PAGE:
I was immediately taken back to that night. I actually remember it very clearly. I was frustrated with my mom because she wouldn’t let me wear skirts as short as my friends did, and I was frustrated with my body because I wanted it to be smaller.

Hindsight is 20/20...while I don’t want to invalidate my very real teenage emotions, I definitely feel differently today. There was no need for my skirt to be any shorter than it was (and it was really only an inch or two longer than my friends’ anyway, ha!)

AND that body was so tiny...at least compared to what it looks like today.

Thinking back to that moment made me feel angry; angry at a society that values smaller bodies and more skin showed as the feminine ideal. Angry that I was soooo heavily influenced by those ideals I couldn’t fully enjoy a fun moment with friends that should’ve been nothing but carefree and FUN!

And it made me sad. I feel sad for that girl who so early on received the message that she wasn’t good enough. That she needed to fit into a certain mold to be liked or valued. And I feel sad for the millions of young women who feel that way right now.

If I could tell them one thing, it would be this: If you want the shortcut to real happiness, spend more time getting to know yourself and what YOU value than worrying about the values and priorities of others, or whether you “fit in.”

 
 

You’re going to be a lot more fun an interesting if you stop trying to fit in, and live unabashedly in line with your own personality and values! As long as your body physically feels good, then it IS good, and you don’t need to shrink it or tone it or manipulate it … doing that WILL NOT make you happier.

I’m SO thankful for where I am today in realizing these things, and there’s no point in living in the past and feeling angry/sad about what I felt then. BUT these reminders are SUPER helpful - to remind us of how far we’ve come and to re-focus us on what really matters going forward.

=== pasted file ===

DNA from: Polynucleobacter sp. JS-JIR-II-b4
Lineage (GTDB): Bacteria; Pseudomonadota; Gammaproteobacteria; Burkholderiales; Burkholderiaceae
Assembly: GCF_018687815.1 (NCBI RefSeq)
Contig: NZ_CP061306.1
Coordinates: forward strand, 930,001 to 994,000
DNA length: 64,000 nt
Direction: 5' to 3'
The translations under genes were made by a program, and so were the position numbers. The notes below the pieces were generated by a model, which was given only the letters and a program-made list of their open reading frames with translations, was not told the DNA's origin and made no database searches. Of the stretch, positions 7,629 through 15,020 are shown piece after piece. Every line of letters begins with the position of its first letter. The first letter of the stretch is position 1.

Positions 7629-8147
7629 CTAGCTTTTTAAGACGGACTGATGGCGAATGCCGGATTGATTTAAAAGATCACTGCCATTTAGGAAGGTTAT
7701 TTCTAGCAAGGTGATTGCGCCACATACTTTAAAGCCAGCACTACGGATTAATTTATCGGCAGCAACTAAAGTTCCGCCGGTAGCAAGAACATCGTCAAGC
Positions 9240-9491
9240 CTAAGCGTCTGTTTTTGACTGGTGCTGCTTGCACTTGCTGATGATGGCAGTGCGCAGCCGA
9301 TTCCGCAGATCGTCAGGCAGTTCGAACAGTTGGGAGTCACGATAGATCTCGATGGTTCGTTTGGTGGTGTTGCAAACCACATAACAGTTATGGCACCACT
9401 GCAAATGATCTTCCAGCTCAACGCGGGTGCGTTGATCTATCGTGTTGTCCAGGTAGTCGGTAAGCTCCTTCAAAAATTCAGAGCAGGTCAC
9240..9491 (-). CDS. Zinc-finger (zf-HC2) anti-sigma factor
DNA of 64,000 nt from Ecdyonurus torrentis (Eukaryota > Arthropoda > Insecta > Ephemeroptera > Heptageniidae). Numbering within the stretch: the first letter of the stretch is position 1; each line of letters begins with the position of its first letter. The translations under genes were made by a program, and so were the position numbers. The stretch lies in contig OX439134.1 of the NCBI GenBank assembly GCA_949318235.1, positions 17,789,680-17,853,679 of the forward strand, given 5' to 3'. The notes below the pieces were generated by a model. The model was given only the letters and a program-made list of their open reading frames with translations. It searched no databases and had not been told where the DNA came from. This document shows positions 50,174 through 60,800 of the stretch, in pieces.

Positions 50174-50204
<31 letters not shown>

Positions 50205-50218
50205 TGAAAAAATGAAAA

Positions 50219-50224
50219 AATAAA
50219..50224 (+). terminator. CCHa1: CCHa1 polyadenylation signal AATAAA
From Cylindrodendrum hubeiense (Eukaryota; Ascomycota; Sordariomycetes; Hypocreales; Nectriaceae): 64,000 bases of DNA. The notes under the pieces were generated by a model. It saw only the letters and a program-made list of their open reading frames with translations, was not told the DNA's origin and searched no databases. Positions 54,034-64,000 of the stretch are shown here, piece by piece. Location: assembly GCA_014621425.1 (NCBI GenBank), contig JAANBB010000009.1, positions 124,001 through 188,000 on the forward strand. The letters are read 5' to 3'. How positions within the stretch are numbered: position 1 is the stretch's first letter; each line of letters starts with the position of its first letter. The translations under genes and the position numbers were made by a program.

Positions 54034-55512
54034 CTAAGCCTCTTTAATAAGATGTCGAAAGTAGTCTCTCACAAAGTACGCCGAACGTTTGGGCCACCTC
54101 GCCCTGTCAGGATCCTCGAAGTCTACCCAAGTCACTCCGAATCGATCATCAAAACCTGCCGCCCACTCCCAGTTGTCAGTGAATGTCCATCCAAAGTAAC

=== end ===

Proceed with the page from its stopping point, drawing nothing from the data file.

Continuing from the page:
So I’m thankful to that friend who triggered me with that picture.

Sometimes it’s good to be triggered, because acknowledging uncomfortable emotions can lead to so much insight and improvement.

Is there a time in your life you look back to and it immediately makes you notice how far you’ve come? That reminds you of the values you’ve developed and the fears/worries you’d never want to return to? I’d love to hear!

One Critical Shift for More Happiness

 
 

We’ve spent our whole lives being trained to focus on outcomes. You study so you can get a good grade on the test. You train so you can run the marathon. You cook so you can eat. You save so you can spend. You lose weight so you can feel confident.

The message we’re taking in, internalizing, and teaching ourselves is this: It’s all worth it because of the outcome.

So no wonder it’s hard to re-program our brains when we decide we want to start enjoying life, which is lived amidst the process, rather than waiting for our reward once we’ve reached the destination.

It’s great to have goals. I love feeling inspired to work toward something. But a lesson I’ve learned about myself is that my innate tendency to feel fulfillment from the result leads to a lot of dissatisfaction, longing, and living for the future, rather than in the present.

My wellness journey has helped me in so many ways, but one of the most critical is in teaching me that life is lived in the present. In each distinct moment of time. In the journey. 

I don’t know the secret to ultimate happiness, and I don’t “have it all together," but I’m pretty sure a biiiiiiiggg key is to strive for appreciation of the journey, of each little imperfect moment, and to de-emphasize the destination we seek. Because if we get there, we may (or may not) feel the elation we’re chasing in that one moment, but if we can find joy along the journey, we’ll have a lottttttt longer to live in that joy.

How can you re-frame a goal you’re working on right now or an aspect of your life to LIVE IN IT now, rather than longing for the final destination? Let me know in the comments. This is a shift I hope to help the women who join my Find Your Summer Joy group program with, because there’s no better time to truly be presence than in the Summer! If you’re wondering what else we’ll do in that group, contact me, and I’ll be happy to share!

On Mother's Day

 
 

Oh Mother’s Day. Here you come in just a few days. I remember when to me you were just a day to spend time with my favorite women, give them gifts, have a nice brunch, and spend entirely too much $ on a piece of paper in the form of a card. 

Now I know motherhood, and I know that in addition to joy and celebration it can involve grief, fear, anxiety, sorrow, and frustration. I wrote about how I see my motherhood last year in this article. While motherhood is certainly a brave and love-filled journey worthy of celebration, it’s not always easy to celebrate Mother’s Day when motherhood can be so complicated.